Andy Smith
Mine action specialist

Field and Research

Humanitarian Mine Action refers to all five “pillars of mine action” in the “Ottawa Convention on the prohibition…etc” otherwise known as the “Mine Ban Treaty”. These cover everything from demining to trying to persuade governments to sign up to the treaty. Article 6 of the Mine Ban Treaty includes an obligation to share technology… but there is precious little evidence of that happening. So how is it that R&D in our industry seems to be moribund and that we have no capacity to independently test and evaluate new technologies? The latest UN strategy on Mine Action does not mention R&D at all despite the fact that some R&D is happening and some testing is done. Unfortunately the test results are often subject to censorship and even those results are rarely shared openly.

After the 11th of the 9th, the entire world turned its attention away from Humanitarian Demining - and R&D into anything that was not military/security orientated all but stopped. It was not only the changed concept of “security” that caused interest to wane, it was also the fact that a decade of research money and expansive promises had not led to any significant breakthroughs. Consequently, there was very little real difference between the tools and equipment used in demining in 1995 and 2005. The metal-detectors had improved greatly and some PPE was worn but little else had changed. Between 2005 and 2015 there were even fewer improvements.

I maintained an interest in R&D because I had a background which included working with universities and working in undeveloped countries. I knew how hard it was going to be to find new technologies that were really useful in mine action and I knew that it would require a team effort – a swarm of agile brains battling ludicrous ideas around until something gelled.... I also knew that researchers had to “talk-up” the potential to get funding in order to find out whether there was any potential at all – so I did not feel personally betrayed by their broken promises.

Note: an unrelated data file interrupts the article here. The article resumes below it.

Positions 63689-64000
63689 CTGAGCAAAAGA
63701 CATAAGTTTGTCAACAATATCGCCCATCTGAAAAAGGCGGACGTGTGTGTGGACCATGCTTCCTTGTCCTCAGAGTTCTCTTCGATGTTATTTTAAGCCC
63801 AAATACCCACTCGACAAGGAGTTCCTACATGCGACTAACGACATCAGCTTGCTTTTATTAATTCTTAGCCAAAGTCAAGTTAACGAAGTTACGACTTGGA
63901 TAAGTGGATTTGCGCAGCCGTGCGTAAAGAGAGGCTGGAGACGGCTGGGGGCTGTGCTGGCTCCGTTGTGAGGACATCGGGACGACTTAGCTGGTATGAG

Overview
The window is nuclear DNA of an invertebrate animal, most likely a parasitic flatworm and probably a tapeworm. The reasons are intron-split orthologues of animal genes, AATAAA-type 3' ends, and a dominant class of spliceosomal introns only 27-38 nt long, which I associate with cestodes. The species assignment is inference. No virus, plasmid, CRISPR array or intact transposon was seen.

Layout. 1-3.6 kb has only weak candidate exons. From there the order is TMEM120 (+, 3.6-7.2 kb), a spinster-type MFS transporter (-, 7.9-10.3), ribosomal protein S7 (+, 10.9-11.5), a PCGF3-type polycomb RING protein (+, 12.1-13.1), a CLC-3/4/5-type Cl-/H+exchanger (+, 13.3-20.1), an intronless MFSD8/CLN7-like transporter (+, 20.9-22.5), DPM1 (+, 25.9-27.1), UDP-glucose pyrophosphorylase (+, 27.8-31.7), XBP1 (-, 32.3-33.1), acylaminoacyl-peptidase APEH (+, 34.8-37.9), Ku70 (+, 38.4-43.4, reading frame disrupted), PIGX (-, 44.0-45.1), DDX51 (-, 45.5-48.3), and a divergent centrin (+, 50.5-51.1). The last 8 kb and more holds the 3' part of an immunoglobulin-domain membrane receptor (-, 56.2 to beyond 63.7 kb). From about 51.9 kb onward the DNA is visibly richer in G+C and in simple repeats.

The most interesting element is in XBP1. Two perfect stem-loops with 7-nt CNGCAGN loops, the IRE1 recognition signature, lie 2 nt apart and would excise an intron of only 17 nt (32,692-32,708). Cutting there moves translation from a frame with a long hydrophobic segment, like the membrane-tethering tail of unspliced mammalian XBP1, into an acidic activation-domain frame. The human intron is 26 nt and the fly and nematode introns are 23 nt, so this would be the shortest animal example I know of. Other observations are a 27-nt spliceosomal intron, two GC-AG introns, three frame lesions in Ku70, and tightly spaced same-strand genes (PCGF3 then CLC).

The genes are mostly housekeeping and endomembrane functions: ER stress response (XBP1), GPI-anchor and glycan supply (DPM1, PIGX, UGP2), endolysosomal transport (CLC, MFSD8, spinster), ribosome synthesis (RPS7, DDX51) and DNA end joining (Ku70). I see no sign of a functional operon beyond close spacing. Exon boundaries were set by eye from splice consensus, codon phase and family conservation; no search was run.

On the up side, ten years after the 11th of the 9th, the Europeans funded a new round of R&D in support of Mine Action – looking into such things as drone-camera survey, use of Google Earth style GIS systems, innovative training packages for deminers and Mine Risk Education recipients, remote detection technologies, multi-sensor detectors, robots, bees, vapour sensing technology and small demining machines. Despite attracting derision from some of the bureaucrats who think they are in charge, a few of these have real potential – which is a higher promise of success than I have seen in any previous R&D programme for Mine Action.

We need R&D because the work of clearing up after conflict is only a short-term emergency problem in any one place. Globally, it is a long-term problem that will inflict casualties for generations to come. The lessons we learn today will continue to have relevance for the foreseeable future, regardless of treaties and political agreements.

For more about the potential for R&D success, here is a paper I presented in Croatia in 2015.